Saturday, January 18, 2014

The Many Pitfalls Redefining Power: part one

So trying to critique of power and trying to do power differently. When this began we were fueled by excitement and fearlessness. I love us for that. And we discovered new and exciting ways of making and being spiritual community.

But I'm going to start with a post on what doesn't work. Or hasn't worked.  And maybe some musings about why it is so difficult. And I will have several posts about this. That being said, it is still worth attempting. I still believe it is important and possible. The thing about reinventing the wheel is that there must be commitment to constant trial and error.

As pastor of this hodgepodge community the first changes were easy: don't use the  position of clergy to be coercive, abusive, oppressive or hierarchical. 
This has been a fount of joy and sometimes a thunderstorm of problems. 

When doing and being church with people from many different ages, races, classes, educational levels and traditions who may also have experienced different levels of rejection or spiritual abuse because of their gender or sexuality the pot is stirred before it is even placed over the fire. And everyone brings a personal brand of issue to the pot. 
Many hurts came seeking healing.

As pastor, the question was 'how can I help empower a deeply hurting people who also have no experience of exercising power in a church setting?'.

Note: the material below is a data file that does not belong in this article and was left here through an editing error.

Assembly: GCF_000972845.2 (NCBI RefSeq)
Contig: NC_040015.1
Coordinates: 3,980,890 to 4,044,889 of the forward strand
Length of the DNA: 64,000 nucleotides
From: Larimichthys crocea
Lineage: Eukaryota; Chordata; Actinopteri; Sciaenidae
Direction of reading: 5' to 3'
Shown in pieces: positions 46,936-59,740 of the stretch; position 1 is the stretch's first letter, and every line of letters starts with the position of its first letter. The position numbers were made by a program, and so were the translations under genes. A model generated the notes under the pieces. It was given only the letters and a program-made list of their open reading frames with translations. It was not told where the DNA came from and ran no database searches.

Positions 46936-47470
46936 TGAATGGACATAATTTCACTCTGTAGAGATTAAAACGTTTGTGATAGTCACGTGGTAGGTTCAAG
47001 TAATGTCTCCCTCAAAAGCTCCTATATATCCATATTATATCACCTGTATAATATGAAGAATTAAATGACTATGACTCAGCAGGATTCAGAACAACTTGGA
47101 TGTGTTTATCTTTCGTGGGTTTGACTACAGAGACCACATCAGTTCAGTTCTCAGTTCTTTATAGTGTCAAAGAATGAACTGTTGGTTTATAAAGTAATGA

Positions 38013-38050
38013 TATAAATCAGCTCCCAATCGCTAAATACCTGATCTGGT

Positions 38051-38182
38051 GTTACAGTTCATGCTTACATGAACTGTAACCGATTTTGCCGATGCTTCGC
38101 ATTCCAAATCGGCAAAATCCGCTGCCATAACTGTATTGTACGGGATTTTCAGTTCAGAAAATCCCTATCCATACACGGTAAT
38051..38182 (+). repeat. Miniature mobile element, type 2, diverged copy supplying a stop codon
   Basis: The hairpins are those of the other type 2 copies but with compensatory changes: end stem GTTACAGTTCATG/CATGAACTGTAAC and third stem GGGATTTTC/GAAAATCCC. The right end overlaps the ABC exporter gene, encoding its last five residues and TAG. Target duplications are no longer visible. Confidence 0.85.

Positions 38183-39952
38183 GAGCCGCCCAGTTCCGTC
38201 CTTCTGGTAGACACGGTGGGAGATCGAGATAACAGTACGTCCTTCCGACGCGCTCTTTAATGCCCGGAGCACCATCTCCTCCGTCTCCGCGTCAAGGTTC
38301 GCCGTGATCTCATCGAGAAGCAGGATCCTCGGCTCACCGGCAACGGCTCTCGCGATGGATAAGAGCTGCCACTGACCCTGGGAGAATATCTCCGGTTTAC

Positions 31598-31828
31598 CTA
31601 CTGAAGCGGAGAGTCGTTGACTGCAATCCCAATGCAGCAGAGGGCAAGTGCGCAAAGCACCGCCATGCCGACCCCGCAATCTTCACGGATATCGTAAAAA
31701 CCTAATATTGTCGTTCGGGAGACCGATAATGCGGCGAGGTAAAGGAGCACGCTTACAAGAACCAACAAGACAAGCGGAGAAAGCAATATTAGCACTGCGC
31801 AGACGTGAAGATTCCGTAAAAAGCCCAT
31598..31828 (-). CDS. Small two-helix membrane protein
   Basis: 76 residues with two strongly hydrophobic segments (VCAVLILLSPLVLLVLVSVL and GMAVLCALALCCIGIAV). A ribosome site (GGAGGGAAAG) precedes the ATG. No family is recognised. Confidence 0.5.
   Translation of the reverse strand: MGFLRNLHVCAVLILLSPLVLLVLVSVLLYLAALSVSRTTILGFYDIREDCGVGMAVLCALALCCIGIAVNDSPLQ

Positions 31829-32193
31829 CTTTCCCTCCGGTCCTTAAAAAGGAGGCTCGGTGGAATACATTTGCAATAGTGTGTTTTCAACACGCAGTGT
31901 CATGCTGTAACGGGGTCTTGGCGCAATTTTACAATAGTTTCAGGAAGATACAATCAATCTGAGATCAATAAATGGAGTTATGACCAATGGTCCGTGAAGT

I had a lot of teaching to do, inviting people to answer for themselves questions like:
to what do you give spiritual authority?
the bible?
the preacher? 
the church community? 
your personal experience of Godde/Holy Soirit?
some combination of the above?
and what does that mean for you as a spiritual journeyer and for us as companions on the journey?

If a community is used to giving the preacher authority, being feminist church means critiquing that and finding new ways. over and over and over again. 
A problem happens when the over and over again stops.
I learned this the very hard way.
When new people become a part of the community and haven't intentionally challenged their understandings of power and authority the system reverts to the preconceived and previously experienced understanding of clergy and church.

My very bad. 

This I have  learned: doing things differently requires vigilance. 
It means we must be mindfully engaged with the issues of power at all times.  

It was too easy for me to revert to unchallenged expectations of pastor in order to 'get things done.' 

Most feminists, especially those of us  in leadership positions, have experienced 'death by process'. We sometimes process our ideas or intentions into non-existence. Therein lies the rub.

More later on the woes of what doesn't work.
And stay tuned. There is much that does work, there is much that challenges, lifts, inspires and enlightens the shared sacred journey. 

Hard work required.

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